ATLANTA (WSAV) — Jill and Josh Ogundele never imagined when they got engaged on Christmas morning in 2018 that a global pandemic would throw a wrench in their wedding plans.
The couple, who first met at an Atlanta Nike Store that Josh was managing in December 2014, had their nuptials originally scheduled for March 28, 2020.
“While I was thinking about sneakers, it was a husband that God had placed in front of me,” Jill later said during her wedding vows.
Around 130 and family and friends planned to gather and watch the pair wed at Savannah’s First African Baptist Church.
“My family has been going there since before I was born, so I was blessed there as a baby, baptized there, my parents were married there,” said Jill, a Savannah native who moved to Atlanta during the second grade.
“Everything has taken place in that church for our family,” she told WSAV.com NOW via Zoom interview from their unexpected wedding venue — their living room.
As the wedding date fast approached and the COVID-19 outbreak began to unfold stateside, attendees began asking Jill and Josh if they were thinking of rescheduling.
“We were like, ‘Oh, we have plenty of time,’ and this was when it was starting to make its way into the United States and hadn’t really become a big thing for us,” Jill said.
While she normally tries to stay positive, she started getting nervous after her March 15 bridal shower.
As officials started ordering closures of restaurants, bars and businesses, Jill thought, “Uh-oh, this isn’t good.”
Not long after, the City of Savannah followed suit.
Josh and Jill nixed their honeymoon plans to the COVID-19 hotspot of Italy, then made the tough call to cancel their wedding.
“That day was really hard,” Jill said. “That’s when we really realized there would be no dress and ceremony or walking down the aisle.”
That’s when they decided to get creative.
The Zoom wedding
The couple chose not to postpone their marriage plans.
“Beyond the fact that we had already gone through the whole process, the emotions and everything that leads up to that, we were like, ‘Hey, we’re here. Why stop now?’” Josh told WSAV.com NOW.
With social distancing becoming more and more crucial as the coronavirus began to spread across the U.S., they looked to the web as an alternative.
However, Zoom wasn’t their idea, Jill says. It came about after a friend initially suggested they get hitched on Facebook Live.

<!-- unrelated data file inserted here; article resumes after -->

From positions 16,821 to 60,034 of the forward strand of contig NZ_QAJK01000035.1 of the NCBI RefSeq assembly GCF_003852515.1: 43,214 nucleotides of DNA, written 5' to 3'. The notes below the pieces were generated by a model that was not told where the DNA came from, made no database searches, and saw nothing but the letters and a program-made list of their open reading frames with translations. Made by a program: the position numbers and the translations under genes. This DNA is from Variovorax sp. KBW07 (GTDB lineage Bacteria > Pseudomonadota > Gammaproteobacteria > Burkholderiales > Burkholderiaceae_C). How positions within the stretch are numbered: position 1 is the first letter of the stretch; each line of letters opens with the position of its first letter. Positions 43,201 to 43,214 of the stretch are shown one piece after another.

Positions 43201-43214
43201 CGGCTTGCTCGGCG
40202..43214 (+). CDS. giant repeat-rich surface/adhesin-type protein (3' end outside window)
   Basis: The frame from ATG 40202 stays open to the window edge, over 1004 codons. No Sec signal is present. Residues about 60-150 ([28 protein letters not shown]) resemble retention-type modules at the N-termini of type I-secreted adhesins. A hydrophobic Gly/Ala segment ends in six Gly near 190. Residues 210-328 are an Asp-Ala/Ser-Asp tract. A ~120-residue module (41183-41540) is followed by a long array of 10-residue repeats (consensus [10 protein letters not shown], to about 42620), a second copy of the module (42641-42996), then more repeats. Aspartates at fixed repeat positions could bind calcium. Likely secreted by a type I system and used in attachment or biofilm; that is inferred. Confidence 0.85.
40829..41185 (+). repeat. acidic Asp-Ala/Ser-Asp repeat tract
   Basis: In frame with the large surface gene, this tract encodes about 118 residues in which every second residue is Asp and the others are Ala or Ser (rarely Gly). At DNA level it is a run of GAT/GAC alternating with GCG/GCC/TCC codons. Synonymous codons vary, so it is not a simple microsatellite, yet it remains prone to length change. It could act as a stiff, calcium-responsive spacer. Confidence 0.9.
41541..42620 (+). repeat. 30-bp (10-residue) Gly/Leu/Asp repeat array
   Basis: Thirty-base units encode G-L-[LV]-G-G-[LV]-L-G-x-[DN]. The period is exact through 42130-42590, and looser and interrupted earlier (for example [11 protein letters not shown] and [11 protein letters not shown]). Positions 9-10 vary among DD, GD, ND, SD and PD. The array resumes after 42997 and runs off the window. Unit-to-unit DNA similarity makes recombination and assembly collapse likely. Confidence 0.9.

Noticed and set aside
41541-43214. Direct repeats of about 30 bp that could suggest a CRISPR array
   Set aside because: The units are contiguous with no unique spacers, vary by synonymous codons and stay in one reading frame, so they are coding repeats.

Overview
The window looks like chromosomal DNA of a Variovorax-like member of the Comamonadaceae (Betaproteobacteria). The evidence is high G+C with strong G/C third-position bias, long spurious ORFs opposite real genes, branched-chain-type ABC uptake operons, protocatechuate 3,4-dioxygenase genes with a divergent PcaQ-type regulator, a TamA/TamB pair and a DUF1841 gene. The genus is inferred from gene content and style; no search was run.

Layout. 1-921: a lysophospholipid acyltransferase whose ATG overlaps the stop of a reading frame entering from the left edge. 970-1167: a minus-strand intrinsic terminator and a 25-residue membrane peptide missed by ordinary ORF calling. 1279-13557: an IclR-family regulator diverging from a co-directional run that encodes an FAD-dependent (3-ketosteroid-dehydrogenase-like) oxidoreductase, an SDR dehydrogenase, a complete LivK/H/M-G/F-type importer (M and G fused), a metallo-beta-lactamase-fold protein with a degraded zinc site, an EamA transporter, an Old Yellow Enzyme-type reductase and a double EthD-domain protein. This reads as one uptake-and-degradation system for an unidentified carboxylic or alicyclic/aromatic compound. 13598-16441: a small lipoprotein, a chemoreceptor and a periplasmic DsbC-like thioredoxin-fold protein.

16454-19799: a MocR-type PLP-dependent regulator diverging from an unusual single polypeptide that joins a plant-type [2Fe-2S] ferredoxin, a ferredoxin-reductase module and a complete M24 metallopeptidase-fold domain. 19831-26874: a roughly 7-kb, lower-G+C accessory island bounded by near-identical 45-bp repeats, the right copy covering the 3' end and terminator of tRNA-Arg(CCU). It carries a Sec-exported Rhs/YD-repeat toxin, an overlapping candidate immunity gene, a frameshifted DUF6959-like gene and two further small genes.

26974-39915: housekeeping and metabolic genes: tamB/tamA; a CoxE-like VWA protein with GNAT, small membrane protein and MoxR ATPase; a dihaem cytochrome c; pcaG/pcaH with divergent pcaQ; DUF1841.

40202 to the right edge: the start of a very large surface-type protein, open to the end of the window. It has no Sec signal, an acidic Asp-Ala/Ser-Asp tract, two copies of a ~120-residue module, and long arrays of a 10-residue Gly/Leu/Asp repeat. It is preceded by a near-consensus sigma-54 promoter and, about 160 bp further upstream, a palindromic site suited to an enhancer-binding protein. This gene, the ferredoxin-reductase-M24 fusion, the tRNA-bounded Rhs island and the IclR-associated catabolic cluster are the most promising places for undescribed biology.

“We were like, ‘Facebook Live!?’” Jill said.
They didn’t like the idea that just anyone could potentially tune in to their e-wedding.
“We didn’t want it to be weird,” she said.
Friends who had been using Zoom while working from home suggested the video conferencing app, and a friend assisted the couple in setting up their virtual wedding.
“She helped the pastors get set up the day before, she made it an easy process,” Jill said, adding that with their friend’s help, they quickly became more comfortable with the idea of getting married online.
On the big day, over 100 of their loved ones and three pastors logged onto Zoom — some of them dressed to the nines — to watch the couple tie the knot from their Atlanta home.
Neither of them could pick up their planned wedding attire due to the closures, Jill said.
“We just went in the closet the night before and said, ‘Let’s see what we can make happen,’” she said.
Wearing a white jumpsuit as Josh stood in front of her wearing a suit, the pair listened as Rev. Thurmond N. Tillman of First African Baptist Church officiated their ceremony on the video conference call.
Tillman tells WSAV.com NOW that he’s known Jill all her life.
“I did not know that I would be participating in a virtual wedding, and I was sort of surprised at how smooth it went [despite] a couple of glitches,” Tillman said.
Adding yet another digital element to the wedding, the couple each read their vows from their cell phones.
“Joshua, today on Zoom in front of God and everyone here, I vow to love you forever, through whatever, even in a quarantine,” Jill said to her soon-to-be spouse in front of an e-audience as an emotional Josh wiped away tears.
Despite their ceremony not working out in the way they envisioned, the virtual ceremony turned out to be a success.
“Make sure you buy a cake, because we forgot,” Josh said. “Last night, our cake was replaced by Krispy Kreme donuts,” he added as Jill laughed, holding up the doughnut box.
“I would tell people to just make it fun,” Jill said. “If you cancel, seeing the refund come back in your bank account makes you feel good also!” she laughed.
“You know, there’s light at the end of the tunnel,” she added. “Find a way to make it your own and still go forward with what you had planned.”
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